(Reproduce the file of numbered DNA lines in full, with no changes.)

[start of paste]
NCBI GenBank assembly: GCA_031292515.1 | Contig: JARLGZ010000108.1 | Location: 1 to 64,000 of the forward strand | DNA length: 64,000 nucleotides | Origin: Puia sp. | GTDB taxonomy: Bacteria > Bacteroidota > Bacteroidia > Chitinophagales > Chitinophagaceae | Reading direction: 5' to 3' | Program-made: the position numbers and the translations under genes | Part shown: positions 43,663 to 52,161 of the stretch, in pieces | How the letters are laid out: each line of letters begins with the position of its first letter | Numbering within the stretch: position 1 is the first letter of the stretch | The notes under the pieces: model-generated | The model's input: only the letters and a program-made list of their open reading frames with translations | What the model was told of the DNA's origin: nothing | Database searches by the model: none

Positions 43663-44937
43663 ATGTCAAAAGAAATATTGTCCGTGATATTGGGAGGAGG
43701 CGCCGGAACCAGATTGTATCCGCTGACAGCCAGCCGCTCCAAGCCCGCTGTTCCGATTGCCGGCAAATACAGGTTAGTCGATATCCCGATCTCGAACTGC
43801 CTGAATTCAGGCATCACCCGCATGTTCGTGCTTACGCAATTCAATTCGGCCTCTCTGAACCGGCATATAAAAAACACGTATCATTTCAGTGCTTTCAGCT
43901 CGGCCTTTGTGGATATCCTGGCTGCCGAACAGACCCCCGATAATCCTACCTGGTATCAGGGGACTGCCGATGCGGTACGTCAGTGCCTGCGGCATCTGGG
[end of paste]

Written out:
NCBI GenBank assembly: GCA_031292515.1 | Contig: JARLGZ010000108.1 | Location: 1 to 64,000 of the forward strand | DNA length: 64,000 nucleotides | Origin: Puia sp. | GTDB taxonomy: Bacteria > Bacteroidota > Bacteroidia > Chitinophagales > Chitinophagaceae | Reading direction: 5' to 3' | Program-made: the position numbers and the translations under genes | Part shown: positions 43,663 to 52,161 of the stretch, in pieces | How the letters are laid out: each line of letters begins with the position of its first letter | Numbering within the stretch: position 1 is the first letter of the stretch | The notes under the pieces: model-generated | The model's input: only the letters and a program-made list of their open reading frames with translations | What the model was told of the DNA's origin: nothing | Database searches by the model: none

Positions 43663-44937
43663 ATGTCAAAAGAAATATTGTCCGTGATATTGGGAGGAGG
43701 CGCCGGAACCAGATTGTATCCGCTGACAGCCAGCCGCTCCAAGCCCGCTGTTCCGATTGCCGGCAAATACAGGTTAGTCGATATCCCGATCTCGAACTGC
43801 CTGAATTCAGGCATCACCCGCATGTTCGTGCTTACGCAATTCAATTCGGCCTCTCTGAACCGGCATATAAAAAACACGTATCATTTCAGTGCTTTCAGCT
43901 CGGCCTTTGTGGATATCCTGGCTGCCGAACAGACCCCCGATAATCCTACCTGGTATCAGGGGACTGCCGATGCGGTACGTCAGTGCCTGCGGCATCTGGG